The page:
Looks like an interesting bike, but calling it "the bike that saved Ducati" seems to be a severe stretch.
How about the bevel head that Paul Smart rode to victory at Imola?
FWIW, there really isn't any need to be scared of the electrics on the Pantah, unless you are trying to build a 100 point restoration. Remember, the Pantah was NOT a computer controlled fuel injection bike. Switches that operate the lights and horn are obtainable at any salvage yard. Granted, if the alternator is kaput, it will be difficult to source a replacement, unless you are willing to cut some metal, or rewind the wires on the original. And the starter motor might need brushes; that, in turn might mean that you need to carve a bit on some other starter pieces.
Original parts might well be tough to obtain, though.
Damm, I should have kept my 78 900 SS, that was "the Duc". What, with the Conti pipes and the 40 mm carbs that came in the shipping crate with it, that was one fine bike, flies in the paint and all. Does anybody remember Ghost Motorcycles in Port Washington, NY?
The rare thing about this is the condition, not the bike. I've owned one of these, far back in the past, and at one time I had a Pantah and a Guzzi Monza and a Morini 3-and-a-half at the same time - and I rated both the Guzzi and the Morini as better than the Pantah. The electrics aren't a problem, they're largely Bosch parts, but the suspension is rock-hard and the ergos are no good if you're tall; no amount of aftermarket suspension bits seemed to make it any better. Engine-wise, it was okay, but no more than that: never as fast as you thought it was going to be. If you've ridden a modern Duke and you think this is going to be similar, you're very much mistaken. Still, if it's what you want - and in all seriousness it's a collector-only bike - then don't let me stand in your way.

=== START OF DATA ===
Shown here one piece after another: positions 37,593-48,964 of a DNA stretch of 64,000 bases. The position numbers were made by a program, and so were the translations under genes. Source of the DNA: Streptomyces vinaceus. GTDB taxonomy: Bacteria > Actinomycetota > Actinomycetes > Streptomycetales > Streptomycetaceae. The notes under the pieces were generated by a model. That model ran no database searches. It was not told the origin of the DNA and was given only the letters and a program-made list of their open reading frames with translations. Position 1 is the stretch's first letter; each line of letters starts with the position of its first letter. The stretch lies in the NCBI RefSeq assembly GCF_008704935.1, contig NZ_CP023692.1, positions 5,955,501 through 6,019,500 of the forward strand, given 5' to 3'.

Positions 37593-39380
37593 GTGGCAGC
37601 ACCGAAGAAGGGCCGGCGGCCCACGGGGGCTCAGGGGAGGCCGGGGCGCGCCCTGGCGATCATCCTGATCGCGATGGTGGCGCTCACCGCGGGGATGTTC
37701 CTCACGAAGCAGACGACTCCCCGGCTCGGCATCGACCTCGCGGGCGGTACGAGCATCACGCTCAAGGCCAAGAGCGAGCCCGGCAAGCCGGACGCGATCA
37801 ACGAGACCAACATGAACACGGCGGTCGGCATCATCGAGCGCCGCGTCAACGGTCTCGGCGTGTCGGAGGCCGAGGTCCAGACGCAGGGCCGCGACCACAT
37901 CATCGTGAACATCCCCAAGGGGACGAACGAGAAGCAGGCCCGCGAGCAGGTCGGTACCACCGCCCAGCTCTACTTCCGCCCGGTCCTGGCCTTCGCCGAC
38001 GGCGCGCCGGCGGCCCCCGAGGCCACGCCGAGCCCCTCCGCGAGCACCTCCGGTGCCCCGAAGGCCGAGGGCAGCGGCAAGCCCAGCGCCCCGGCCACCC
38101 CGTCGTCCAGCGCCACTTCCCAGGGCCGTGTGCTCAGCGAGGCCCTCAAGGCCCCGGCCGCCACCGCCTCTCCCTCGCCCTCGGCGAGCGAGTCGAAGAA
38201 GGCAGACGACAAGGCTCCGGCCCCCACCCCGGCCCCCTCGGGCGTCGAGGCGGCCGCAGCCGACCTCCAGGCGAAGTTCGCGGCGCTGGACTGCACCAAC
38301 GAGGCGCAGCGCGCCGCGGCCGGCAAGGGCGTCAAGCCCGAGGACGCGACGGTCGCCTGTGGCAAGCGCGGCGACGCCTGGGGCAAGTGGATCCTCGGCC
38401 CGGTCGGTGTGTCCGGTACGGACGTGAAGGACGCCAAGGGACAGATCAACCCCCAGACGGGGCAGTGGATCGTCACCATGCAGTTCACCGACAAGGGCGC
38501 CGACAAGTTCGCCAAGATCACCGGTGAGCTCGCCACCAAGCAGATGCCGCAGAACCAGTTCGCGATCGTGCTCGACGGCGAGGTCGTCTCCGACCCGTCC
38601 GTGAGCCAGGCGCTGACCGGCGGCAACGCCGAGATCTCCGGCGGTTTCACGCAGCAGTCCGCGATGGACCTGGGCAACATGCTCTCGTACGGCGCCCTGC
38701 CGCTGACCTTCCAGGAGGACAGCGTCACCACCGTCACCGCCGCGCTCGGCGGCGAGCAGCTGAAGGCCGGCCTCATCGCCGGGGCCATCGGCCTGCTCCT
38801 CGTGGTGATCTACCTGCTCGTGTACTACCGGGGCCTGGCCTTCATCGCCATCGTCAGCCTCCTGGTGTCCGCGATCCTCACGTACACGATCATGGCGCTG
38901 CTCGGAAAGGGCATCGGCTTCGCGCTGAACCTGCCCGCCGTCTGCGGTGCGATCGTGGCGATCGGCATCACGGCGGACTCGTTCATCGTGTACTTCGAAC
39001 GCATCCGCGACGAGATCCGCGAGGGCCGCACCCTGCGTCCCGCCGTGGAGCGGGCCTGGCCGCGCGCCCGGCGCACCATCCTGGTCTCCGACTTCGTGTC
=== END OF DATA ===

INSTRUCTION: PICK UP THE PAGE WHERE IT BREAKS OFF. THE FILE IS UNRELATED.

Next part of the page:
Yes, I remember Ghost Motorcycles in Port Washington. I bought Nortons from them in the early '60s. My first was an Electra. Sal tried to push a Diana Mk III on me. But I wanted the Electric start. I'm just glad I didn't keep that bike too long, moved up to an Atlas.
Yeah, Sal Defeo was quite the character, very charming at times but you had to watch him. A friend told me a few years ago that he ended up in trouble with the IRS. I did buy a couple of bikes from him and never had a problem.